Signet Jewelers is now one of four public companies that have submitted an independently audited “conflict minerals” report to the Securities and Exchange Commission.
The audit concluded that 99 percent of the gold in Signet’s supply chain can be termed conflict-free, meaning it is sourced in places other than the war-torn areas of the Democratic Republic of Congo and surrounding areas.
Section 1502 of the Dodd-Frank Wall Street Reform and Consumer Protection Act, which was signed into law in 2010, requires public companies to submit reports about possible “conflict minerals”—including gold and tungsten—in their supply chain. While companies are not required to have their supply chains independently audited, Signet and three others have chosen to do so.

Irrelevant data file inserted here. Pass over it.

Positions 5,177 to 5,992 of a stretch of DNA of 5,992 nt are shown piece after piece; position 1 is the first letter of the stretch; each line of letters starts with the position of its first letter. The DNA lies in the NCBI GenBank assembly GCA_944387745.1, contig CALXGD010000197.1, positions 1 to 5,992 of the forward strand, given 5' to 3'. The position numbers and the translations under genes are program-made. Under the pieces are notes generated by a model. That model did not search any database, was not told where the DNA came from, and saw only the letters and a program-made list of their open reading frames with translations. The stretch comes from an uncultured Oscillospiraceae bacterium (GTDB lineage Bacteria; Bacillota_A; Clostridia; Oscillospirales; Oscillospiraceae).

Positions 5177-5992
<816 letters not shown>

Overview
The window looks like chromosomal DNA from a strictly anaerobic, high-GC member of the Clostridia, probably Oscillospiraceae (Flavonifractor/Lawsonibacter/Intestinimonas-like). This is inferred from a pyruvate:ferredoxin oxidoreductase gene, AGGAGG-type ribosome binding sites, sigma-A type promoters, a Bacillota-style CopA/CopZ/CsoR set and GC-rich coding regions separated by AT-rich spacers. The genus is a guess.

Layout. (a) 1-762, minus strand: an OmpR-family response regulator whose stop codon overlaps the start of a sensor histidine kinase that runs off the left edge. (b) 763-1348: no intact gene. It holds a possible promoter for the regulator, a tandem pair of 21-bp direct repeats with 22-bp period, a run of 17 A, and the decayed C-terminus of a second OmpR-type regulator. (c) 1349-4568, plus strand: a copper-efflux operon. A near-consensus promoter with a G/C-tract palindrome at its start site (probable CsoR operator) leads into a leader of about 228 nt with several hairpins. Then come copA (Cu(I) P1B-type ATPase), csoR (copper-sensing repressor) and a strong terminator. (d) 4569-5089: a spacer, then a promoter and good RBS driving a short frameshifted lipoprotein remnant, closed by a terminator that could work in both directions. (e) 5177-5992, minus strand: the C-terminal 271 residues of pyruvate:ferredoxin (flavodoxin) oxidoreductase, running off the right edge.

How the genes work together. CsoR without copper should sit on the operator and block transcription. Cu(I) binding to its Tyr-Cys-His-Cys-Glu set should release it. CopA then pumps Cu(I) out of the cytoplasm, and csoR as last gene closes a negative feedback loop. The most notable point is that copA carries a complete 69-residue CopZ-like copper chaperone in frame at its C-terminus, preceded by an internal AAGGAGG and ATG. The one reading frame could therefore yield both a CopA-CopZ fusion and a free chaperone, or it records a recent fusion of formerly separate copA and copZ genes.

Signet’s SEC filing on conflict minerals can be seen here.
A Signet statement calls Dodd-Frank Section 1502—toward which the Trump administration has expressed hostility—a “driving force” for companies to establish and maintain responsible, conflict-free supply chains.
It adds that while the provision “has had some unintended consequences leading some industry participants to avoid minerals from the DRC and neighboring countries…Signet believes that this can be corrected by amending Section 1502 to align with the OECD’s Due Diligence Guidance, whereby U.S. companies are required to undertake and report on due diligence in their supply chains in accordance with the OECD Guidance.”